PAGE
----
Late last week I wrote about Lance Sanderson, a gay high school senior from Memphis who was being prohibited from bringing a date to his homecoming dance.
Despite fairly wide coverage of this, both locally and to some degree nationally—as well as much direct appeal to the school to allow this, inspired by Lance’s change.org petition—unfortunately he ultimately wasn’t allowed to attend, however.
As I pointed out in my previous post, a crucial point to remember with all this is that Lance attends a Catholic high school; and as such the school admins not only have the legal right to dictate “acceptable” behavior at all official school events, but are also bound to the norms and rules of the larger Catholic educational body of which the high school is a part.
(Of course, I reiterated that I think that this sort of discrimination is highly unethical, even considering these factors; and despite the unfortunate situation, I see this as a good opportunity to call greater attention to the wider issue of religiously-motivated discrimination.)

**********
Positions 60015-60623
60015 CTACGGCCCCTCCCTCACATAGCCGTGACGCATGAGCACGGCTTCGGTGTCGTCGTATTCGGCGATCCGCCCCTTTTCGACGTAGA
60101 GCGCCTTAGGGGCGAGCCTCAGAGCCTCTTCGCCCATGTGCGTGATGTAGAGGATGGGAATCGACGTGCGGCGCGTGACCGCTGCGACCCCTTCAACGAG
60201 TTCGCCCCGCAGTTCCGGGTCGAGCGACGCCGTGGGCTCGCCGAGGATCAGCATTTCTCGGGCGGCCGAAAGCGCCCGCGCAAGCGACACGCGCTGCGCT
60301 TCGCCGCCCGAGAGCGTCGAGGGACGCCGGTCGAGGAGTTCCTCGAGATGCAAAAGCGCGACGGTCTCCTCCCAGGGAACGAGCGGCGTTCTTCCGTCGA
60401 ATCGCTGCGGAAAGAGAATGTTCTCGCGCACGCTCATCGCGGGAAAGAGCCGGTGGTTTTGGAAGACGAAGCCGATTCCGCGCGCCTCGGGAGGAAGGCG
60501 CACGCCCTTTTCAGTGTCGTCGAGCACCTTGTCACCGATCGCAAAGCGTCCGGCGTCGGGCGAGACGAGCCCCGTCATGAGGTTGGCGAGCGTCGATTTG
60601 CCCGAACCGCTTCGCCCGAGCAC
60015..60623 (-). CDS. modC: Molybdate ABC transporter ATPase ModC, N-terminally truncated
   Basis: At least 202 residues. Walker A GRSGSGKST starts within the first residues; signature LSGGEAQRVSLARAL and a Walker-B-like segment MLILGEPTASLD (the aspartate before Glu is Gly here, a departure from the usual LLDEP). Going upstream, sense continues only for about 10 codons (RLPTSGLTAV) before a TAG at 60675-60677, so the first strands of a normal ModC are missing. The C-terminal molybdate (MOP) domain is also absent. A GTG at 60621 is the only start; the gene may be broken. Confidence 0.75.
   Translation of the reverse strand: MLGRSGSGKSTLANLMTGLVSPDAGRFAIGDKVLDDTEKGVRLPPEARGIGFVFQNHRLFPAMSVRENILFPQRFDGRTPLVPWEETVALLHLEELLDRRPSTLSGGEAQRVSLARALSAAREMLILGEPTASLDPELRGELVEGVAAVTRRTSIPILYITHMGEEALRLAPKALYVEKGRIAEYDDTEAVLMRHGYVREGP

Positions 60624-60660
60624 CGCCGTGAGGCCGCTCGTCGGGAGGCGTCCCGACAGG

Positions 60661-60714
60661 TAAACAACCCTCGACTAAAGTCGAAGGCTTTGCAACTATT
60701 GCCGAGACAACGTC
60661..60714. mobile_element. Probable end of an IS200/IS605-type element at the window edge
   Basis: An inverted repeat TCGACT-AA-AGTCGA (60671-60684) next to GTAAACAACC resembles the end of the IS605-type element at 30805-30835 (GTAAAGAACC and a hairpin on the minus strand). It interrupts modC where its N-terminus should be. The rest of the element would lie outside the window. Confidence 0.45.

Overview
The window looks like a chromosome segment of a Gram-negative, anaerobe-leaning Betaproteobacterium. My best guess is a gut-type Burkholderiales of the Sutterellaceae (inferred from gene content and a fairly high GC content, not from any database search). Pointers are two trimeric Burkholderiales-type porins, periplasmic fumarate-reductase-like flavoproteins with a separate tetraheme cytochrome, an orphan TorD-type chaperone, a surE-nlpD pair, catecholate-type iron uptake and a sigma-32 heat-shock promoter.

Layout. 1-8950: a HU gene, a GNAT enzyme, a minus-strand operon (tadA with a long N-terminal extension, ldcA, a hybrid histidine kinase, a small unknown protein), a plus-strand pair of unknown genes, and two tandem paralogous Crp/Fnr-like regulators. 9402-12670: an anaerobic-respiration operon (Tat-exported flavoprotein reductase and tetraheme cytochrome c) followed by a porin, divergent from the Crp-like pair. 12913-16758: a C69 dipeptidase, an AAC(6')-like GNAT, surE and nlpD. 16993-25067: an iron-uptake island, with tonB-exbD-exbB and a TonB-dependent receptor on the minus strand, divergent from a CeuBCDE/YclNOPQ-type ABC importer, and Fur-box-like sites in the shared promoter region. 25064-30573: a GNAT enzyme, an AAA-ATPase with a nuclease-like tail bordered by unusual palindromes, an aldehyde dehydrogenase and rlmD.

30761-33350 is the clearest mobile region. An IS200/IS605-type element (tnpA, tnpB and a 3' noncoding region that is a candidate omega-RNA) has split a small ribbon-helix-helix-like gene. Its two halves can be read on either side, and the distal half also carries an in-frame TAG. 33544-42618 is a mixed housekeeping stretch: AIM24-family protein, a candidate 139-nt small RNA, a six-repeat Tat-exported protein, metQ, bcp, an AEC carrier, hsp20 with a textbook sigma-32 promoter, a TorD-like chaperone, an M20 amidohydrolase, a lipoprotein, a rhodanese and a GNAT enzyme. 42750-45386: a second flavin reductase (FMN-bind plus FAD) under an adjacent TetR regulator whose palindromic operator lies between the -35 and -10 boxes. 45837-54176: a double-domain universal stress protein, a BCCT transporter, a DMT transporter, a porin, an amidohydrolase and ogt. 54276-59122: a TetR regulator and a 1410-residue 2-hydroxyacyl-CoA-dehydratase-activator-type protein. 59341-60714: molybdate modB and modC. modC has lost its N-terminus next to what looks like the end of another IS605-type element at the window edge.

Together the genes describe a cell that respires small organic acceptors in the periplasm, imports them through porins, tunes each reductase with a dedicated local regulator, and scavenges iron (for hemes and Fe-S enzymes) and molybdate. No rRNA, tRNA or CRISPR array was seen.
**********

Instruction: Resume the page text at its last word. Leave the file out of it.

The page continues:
That being said, though: in a Facebook post, Lance has now written that “I went to school this morning and was told to stay home for the rest of the week.”
[Edit:] I’ve now written a new post that gets into the issue of what we might done about all this, despite the limited options here in light of the fact that Lance attends a private Catholic school: So You Don’t Like the Catholic Approach to Homosexuality; Now What?
[Update:] A slightly more detailed explanation from Lance himself:
Today I arrived at school around 6:30am. I sat down to complete my assignments for the classes I planned on attending today. At 7:30am, I was speaking to a teacher when an administrator walked into the room and told me to gather my books and come to the office. When I arrived at the office I was told that the administration “had 890 other students to worry about” and could not deal with me. I was told to go home for the week.